Rogers v. Pittston Co., 800 F. Supp. 350 (W.D. Va. 1992)

US District Court for the Western District of Virginia - 800 F. Supp. 350 (W.D. Va. 1992)
September 18, 1992

800 F. Supp. 350 (1992)

Fon ROGERS, II, Trustee, Lon B. Rogers Bradshaw Trust No. 2, Plaintiff,
The PITTSTON COMPANY, Jewell Ridge Coal Corporation, Jewell Smokeless Coal Corporation, and Vansant Coal Corporation, Defendants.
JEWELL RIDGE COAL CORPORATION, the Pittston Company, and Thames Development, Ltd., Plaintiffs,
Fon ROGERS, II, Trustee, Lon B. Rogers Bradshaw Trust No. 2, Marylon R. Glass, Martha R. Plaster, Vansant Coal Corporation, Jewell Resources Corporation, and Jewell Smokeless Coal Corporation, Defendants.

Civ A. Nos. 92-0019-A, 92-0027-A.

United States District Court, W.D. Virginia, Abingdon Division.

September 18, 1992.

*351 Stephen M. Hodges, Abingdon, Va., for Jewell Ridge Coal Corp., Pittston Co., Thames Development Ltd.

Robert B. Altizer, Tazewell, Va., Larry B. Kirksey, Donald R. Johnson, Bristol, Va., for Fon Rogers, II, Marylon R. Glass, Martha R. Plaster.

Thomas L. Pruitt, Grundy, Va., for Jewell Resources, Vansant Coal Corp., Jewell Smokeless Coal Corp., Thomas L. Pruitt, Grundy, Va.



GLEN M. WILLIAMS, Senior District Judge.

The Pittston Company ("Pittston"), Jewell Ridge Coal Corporation ("Jewell Ridge"), and Thames Development, Ltd., initially brought suit for declaratory judgment against Fon Rogers, II, trustee of Lon B. Rogers Bradshaw Trust No. 2 ("the Trust"), and against Fon Rogers II, Marylon R. Glass, and Martha R. Plaster ("Rogers"), as beneficiaries of the Trust, Vansant Coal Corporation, Jewell Resources Corporation, and Jewell Smokeless Coal Corporation. The suit was first brought in the Circuit Court of Buchanan County, Virginia.

Subsequently, Pittston and Jewell Ridge removed its suit to this Court pursuant to 28 U.S.C. § 1441(a), with original jurisdiction for declaratory judgment based on 28 U.S.C. § 2201. Rogers then brought a separate suit, not joined to the first, against Pittston and Jewell Ridge, under diversity jurisdiction, 28 U.S.C. § 1332.[1]

These two cases are presently before the Court under Rogers' Motion for Reconsideration of the Order of United States Magistrate Judge Cynthia D. Kinser, pursuant to 28 U.S.C. § 636(b) (1) (A). Judge Kinser's opinion disqualified Rogers' attorney, Donald R. Johnson.[2] This Court heard argument as to whether or not the Magistrate's Order was clearly erroneous on September 8, 1992.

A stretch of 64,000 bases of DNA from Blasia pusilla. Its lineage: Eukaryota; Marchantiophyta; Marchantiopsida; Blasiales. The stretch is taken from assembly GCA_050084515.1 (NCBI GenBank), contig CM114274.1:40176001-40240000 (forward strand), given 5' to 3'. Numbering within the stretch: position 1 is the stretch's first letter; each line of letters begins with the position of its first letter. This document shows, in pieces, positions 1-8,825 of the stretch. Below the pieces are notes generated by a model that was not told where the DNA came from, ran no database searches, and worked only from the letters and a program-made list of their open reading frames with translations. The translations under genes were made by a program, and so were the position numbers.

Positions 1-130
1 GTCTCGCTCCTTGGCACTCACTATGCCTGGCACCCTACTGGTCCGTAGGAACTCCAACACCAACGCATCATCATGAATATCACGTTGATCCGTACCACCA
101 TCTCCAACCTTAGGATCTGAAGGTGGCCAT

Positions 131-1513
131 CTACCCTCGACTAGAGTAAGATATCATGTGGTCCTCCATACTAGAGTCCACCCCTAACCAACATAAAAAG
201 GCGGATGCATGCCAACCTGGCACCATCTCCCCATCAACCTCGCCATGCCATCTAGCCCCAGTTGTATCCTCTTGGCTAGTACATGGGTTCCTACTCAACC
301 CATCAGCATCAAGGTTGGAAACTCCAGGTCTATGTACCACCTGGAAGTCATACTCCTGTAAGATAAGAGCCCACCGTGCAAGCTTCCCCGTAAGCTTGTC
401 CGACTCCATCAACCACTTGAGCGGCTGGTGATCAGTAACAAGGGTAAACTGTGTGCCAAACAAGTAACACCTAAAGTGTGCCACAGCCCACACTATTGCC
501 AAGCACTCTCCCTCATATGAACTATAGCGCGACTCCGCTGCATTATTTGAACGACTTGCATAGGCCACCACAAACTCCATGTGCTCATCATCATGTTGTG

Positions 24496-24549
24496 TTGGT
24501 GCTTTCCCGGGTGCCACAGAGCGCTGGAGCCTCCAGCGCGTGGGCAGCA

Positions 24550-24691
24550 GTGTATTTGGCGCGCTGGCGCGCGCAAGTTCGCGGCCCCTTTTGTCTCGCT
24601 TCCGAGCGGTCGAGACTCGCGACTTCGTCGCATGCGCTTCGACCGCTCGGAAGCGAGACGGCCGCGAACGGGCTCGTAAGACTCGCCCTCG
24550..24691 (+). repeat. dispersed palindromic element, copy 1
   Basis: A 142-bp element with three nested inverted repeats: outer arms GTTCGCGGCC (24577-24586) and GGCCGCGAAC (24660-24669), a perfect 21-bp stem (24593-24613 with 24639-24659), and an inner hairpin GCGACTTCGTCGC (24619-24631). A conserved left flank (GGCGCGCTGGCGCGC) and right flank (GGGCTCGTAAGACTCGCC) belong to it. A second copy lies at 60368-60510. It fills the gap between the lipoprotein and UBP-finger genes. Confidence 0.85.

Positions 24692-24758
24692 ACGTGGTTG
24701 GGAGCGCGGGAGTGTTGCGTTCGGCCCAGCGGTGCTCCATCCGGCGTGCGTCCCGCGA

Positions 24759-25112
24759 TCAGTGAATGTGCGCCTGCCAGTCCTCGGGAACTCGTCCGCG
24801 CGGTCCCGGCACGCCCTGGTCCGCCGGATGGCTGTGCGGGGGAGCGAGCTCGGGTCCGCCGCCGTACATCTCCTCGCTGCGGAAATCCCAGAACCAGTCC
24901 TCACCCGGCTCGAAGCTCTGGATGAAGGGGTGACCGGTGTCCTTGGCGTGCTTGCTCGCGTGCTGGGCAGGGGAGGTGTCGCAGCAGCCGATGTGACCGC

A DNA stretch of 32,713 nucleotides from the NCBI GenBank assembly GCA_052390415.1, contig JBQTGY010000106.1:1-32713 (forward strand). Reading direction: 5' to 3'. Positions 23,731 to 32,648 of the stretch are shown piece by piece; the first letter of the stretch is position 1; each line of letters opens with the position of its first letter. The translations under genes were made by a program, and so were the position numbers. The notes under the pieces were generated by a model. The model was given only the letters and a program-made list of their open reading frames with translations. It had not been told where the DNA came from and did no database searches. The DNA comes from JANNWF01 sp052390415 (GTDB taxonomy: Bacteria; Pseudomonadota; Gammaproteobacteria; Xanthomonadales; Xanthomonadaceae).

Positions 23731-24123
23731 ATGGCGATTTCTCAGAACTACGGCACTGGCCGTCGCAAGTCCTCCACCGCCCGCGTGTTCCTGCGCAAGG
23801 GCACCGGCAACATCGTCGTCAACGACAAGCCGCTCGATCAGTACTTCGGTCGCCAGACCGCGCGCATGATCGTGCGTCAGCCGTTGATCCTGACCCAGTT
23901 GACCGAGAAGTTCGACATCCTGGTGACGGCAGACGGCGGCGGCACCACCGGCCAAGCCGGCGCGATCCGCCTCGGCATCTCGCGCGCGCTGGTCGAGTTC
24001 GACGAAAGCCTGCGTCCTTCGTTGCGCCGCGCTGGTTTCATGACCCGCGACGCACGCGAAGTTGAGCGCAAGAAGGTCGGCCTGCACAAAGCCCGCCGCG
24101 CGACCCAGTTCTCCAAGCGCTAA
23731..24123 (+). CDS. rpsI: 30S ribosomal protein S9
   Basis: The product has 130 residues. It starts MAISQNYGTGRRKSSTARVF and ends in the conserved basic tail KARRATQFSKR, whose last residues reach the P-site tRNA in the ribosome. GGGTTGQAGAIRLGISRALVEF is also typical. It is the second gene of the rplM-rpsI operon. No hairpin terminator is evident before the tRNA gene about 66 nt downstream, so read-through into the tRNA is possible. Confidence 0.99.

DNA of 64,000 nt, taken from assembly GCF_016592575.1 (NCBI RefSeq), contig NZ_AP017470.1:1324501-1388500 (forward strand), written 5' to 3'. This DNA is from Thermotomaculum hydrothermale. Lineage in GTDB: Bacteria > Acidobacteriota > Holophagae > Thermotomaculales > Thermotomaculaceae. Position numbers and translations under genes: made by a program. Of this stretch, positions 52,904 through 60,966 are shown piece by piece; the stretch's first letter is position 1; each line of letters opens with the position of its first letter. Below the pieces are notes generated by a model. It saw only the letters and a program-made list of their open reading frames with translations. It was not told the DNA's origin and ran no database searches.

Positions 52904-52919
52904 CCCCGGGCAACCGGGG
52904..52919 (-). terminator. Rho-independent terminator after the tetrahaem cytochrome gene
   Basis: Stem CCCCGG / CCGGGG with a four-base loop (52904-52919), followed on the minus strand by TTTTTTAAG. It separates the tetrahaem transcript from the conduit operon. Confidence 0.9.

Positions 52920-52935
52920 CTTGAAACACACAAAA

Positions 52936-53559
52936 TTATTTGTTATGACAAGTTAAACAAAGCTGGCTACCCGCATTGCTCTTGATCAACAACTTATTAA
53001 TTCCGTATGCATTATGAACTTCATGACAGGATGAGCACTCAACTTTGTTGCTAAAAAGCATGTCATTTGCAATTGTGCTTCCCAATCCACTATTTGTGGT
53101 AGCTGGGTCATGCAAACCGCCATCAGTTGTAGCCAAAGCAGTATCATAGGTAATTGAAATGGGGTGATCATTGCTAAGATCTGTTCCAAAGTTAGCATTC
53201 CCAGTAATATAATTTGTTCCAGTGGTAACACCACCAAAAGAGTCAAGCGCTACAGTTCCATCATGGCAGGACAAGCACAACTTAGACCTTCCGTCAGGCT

The two cases involve overlapping issues[3] pertaining to two leases[4] of approximately *352 9,000 acres of land in Buchanan County, Virginia, and McDowell County, West Virginia. Pittston and Jewell Ridge seek to disqualify Rogers' attorney Donald R. Johnson, arguing that from February 1, 1978, until May, 1985, Johnson served as in-house counsel for Pittston at its law department in Lebanon, Virginia. Jewell Ridge, as a subsidiary of Pittston, relied on Pittston's law department for legal advice.

In April, 1984, while he worked as counsel for Pittston, Johnson reviewed the leases in question in order to interpret their minimum royalty provisions. Lon B. Rogers initially wrote a letter requesting minimum royalties, and Johnson, finding nothing in the leases conflicting with Lon B. Rogers' request, directed the Pittston accounting department to begin paying the royalties.

According to Johnson's recollection, this was the only dealing he had with the Rogers leases. While employed at Pittston, Johnson never met nor spoke with Lon B. Rogers or Fon Rogers, II, and during Johnson's tenure, no disputes arose between Pittston and either of the Rogers.

In October, 1990, Lon B. Rogers, upon the recommendation of an attorney from Grundy, Virginia, sought the advice of Attorney Johnson on the Fourth Supplement to the 1955 lease. The parties negotiated for several months over their differences, and in April, 1991, Jewell Ridge sent a letter to Rogers disclaiming any liability. In December, 1991, Lon B. Rogers transferred the property to a trust, with Fon Rogers, II, as trustee. Soon afterwards, Jewell Ridge filed a suit for declaratory judgment.